FORT LEONARD WOOD, Mo. — Sunshine, clear blue skies and — thunder — not from the sky but from the thunderous roar of 53 motorcycles traveling together Friday during the Maneuver Support Center of Excellence and Fort Leonard Wood Thunder in the Fort motorcycle ride and rally, held to draw attention to motorcycle safety and awareness.
Installation, brigade and battalion motorcycle mentors planned the hour-long ride around post. They started at the Main Post Chapel, rode through the cantonment area, around the airport, down by the Big Piney River and back to the chapel. There, they had a motorcycle safety presentation, bike show and contest, and riding events, like a slow race and box test. A slow race tests the riders’ stability skills because the last one across the finish line wins. The box test is meant to teach riders the ability to make slow, tight turns on a motorcycle without putting their foot down or stopping.
“We have events like this to promote safe riding habits, build comradery and mentor riders,” said Sgt. 1st Class Matthew Ornot, post motorcycle mentor. “It is important to us because we want our riders to be well informed. For this event, we had the Missouri Motorcycle Safety Foundation provide a class that showed various types of riding jackets consisting of various materials and discussed how they held up being drug as if they were in a motorcycle accident.”
Ornot said events like this also allow more seasoned riders to pass along what they have learned to newer riders.
“I did see and hear quite a bit of people discussing their riding techniques and methods, along with routes they have taken and places to go,” Ornot said.
Maneuver Support Center of Excellence and Fort Leonard Wood Command Sgt. Maj. Jorge Arzabala spoke to the riders before they took off.
“There is no better day than being out on our motorcycles,” Arzabala said.
He noted that everybody was wearing the correct personal protective equipment, “and doing your checks like you are supposed to.” He encouraged riders to always practice the proper way of riding —on and off-post.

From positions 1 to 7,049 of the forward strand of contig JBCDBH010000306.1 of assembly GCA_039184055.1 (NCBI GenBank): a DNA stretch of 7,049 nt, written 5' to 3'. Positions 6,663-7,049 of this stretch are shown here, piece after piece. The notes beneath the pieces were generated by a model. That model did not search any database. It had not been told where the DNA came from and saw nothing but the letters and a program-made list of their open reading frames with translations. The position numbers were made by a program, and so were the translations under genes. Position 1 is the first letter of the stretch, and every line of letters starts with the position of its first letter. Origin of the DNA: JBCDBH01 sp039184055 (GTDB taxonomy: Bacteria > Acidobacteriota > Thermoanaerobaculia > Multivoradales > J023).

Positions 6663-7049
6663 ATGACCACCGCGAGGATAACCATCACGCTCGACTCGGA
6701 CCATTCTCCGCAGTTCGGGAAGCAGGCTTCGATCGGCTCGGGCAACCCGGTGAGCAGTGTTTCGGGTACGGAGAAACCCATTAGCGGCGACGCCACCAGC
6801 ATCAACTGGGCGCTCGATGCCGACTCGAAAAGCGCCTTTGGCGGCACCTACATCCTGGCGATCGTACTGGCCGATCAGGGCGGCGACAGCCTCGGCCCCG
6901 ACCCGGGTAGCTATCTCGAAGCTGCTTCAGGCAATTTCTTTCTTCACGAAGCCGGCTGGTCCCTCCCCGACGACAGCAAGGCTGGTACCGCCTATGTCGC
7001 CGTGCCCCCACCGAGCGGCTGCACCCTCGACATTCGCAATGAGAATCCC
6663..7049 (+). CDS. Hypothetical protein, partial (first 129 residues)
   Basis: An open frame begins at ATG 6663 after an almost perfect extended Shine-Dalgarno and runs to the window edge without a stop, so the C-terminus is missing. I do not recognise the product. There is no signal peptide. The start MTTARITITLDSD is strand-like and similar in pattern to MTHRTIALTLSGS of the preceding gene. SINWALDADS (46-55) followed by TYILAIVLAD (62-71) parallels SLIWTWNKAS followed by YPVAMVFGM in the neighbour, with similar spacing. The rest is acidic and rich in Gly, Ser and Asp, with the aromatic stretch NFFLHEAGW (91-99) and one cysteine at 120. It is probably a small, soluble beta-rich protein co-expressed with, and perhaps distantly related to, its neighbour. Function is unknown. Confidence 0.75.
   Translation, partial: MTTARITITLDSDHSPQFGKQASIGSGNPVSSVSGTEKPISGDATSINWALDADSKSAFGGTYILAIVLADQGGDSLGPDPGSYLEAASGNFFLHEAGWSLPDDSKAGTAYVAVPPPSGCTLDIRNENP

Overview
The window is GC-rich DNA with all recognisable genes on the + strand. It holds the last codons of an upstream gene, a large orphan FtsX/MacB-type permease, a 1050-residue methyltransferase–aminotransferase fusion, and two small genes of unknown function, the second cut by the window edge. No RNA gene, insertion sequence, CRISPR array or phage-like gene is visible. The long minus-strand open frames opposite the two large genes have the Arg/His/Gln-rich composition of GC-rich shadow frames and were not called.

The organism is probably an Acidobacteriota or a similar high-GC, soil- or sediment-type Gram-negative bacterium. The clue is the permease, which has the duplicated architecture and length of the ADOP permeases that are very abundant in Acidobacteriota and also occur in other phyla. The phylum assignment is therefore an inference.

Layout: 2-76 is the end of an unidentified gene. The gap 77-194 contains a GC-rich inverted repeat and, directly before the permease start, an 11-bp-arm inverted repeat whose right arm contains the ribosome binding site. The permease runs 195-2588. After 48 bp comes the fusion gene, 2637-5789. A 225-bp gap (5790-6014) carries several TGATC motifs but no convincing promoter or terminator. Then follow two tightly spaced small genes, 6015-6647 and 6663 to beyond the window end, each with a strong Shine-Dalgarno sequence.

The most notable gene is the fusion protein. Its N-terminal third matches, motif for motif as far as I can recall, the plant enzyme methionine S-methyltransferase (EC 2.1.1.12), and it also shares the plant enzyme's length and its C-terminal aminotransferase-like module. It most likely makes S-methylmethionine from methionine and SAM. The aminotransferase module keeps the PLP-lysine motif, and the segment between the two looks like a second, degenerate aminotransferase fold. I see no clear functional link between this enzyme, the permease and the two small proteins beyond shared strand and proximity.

“As much as we are going to enjoy being out here working on motorcycle safety, we need to make sure that we are sharing our safety knowledge with others all the time. Not only should we practice safe riding here, but always – that is the Army standard,” he said.
Arzabala told the group a personal story of why safety is so important to him. He said when he was a brigade command sergeant major one of his Soldiers was killed in a motorcycle wreck.
“A month after I took over, there was a motorcycle fatality,” Arzabala said. “Today is about spreading knowledge to make sure this doesn’t happen.”
He said at the end of the day the worst part of the experience was the anguish the Soldier’s family was left with.
According to Craig Reeves, Army Traffic Safety Program monitor for the Garrison Safety Office, military members who are thinking about riding a motorcycle must take the Basic Rider Course first.
The next step to being eligible to ride on post is to take the Advanced Rider Course within their first year of riding.
For more information on the Army Traffic Safety Training Program, call the Garrison Safety Office at 573.596.0116.
More photos from Fort Leonard Wood’s Thunder in the Fort event are available to view and download on the Fort Leonard Wood Flickr page.